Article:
1. Quiggy, oh man, are you in for a treat when you finally see Logan. It is so powerful. I'm a big fan of used movies too, so I hear you there. That one was so amazing I had to buy it new, though. Couldn't wait to see it again.

      Eva liked the sound of Texas so much when I reviewed it a while back that I ended up giving her a copy for her birthday, and now she's reviewed it for you, so it's a pretty cool cycle!

      So the thing with the new Lone Ranger is you have to view it as a tall tale. They frame it so that an aged Tonto is telling it to a little kid, and the present and past bleed together in some spots, so you realize that he's embellishing it and telling it as a big, exciting fable, not sticking to "just the facts." So don't expect it to be super serious or entirely... believable. Just expect it to be a fun ride.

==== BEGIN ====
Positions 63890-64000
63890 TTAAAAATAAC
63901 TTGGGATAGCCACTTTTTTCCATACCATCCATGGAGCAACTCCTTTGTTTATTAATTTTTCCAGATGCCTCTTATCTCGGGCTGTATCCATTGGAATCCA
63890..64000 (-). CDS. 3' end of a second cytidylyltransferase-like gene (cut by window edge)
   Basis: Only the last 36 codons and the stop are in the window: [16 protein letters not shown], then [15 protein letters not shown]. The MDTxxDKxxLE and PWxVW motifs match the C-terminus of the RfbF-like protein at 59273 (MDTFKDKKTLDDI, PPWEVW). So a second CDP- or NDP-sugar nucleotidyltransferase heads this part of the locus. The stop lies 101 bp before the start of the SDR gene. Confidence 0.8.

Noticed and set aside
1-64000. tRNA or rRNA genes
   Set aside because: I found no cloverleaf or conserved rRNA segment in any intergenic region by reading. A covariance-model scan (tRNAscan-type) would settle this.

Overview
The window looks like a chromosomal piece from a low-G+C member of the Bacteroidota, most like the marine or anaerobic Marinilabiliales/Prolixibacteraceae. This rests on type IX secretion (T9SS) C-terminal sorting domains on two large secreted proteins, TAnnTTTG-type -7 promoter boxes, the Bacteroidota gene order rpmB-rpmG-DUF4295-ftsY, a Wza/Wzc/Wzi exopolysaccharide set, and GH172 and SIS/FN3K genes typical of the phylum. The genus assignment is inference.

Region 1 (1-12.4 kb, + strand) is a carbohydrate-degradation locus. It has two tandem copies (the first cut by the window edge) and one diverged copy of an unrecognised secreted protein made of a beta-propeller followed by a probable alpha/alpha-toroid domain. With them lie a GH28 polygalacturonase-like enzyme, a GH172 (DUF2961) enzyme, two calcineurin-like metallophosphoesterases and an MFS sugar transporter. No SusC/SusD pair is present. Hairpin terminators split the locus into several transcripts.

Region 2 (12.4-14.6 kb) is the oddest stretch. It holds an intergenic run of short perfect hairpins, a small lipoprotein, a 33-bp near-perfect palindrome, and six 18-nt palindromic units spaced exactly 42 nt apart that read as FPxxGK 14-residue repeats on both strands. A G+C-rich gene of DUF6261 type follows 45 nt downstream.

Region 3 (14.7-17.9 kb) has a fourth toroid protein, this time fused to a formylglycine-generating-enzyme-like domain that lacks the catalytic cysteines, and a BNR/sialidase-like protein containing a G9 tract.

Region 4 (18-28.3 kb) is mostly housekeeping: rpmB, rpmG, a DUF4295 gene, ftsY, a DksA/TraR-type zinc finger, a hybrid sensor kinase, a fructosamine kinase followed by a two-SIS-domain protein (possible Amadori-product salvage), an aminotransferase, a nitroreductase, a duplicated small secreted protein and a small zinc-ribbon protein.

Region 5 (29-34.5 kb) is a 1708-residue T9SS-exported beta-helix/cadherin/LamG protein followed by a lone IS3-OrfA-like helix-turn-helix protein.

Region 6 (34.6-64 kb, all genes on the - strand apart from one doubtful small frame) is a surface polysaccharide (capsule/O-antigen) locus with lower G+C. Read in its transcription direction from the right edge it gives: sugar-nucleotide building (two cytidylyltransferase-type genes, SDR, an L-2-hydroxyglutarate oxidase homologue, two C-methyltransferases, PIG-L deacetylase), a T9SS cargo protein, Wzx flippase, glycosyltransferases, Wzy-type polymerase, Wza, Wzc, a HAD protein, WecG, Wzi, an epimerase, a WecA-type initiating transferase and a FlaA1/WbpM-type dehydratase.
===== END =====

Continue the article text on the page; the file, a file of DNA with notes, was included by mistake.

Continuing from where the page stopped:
2. My birthday is in December... :-D

    3. Well, if I happen to find another used copy of Texas at the bookstore, i'll pick it up for you, hee.

  3. Some day, I kinda want to see "Logan." It's strange, because I'm not really interested in any of the other X-Men movies--but I am rather interested in "Logan." I think it's the whole family theme that grabs my attention . . . but I know it's quite graphically violent, so we shall see.

    In other film/TV news, "Doctor Who" has permanently cured me of my belief that television is boring :-)

    Also I'm watching "Bleak House" and it's very dark and I really love it.

    1. Jessica, you know... I could see you digging Logan. Except for some of the very graphic violence, which I have to look away from. I mean, I know we're making a point about savagery and what Logan/Wolverine has become, but I really don't need to watch him rip someone's face off. I just don't. So yeah, it's one to watch parts of through your fingers, or with a filtering service. Also there is a TON of bad language. Really bad language.

      I just haven't gotten into Doctor Who, and with some of their announcements about future content and story lines, I've decided I'm okay with that. Though maybe some day I'll try the David Tennant era, just because he amuses me.

      I hear good things about Bleak House! I think it might even be on my "watch me" list for stuff my library has.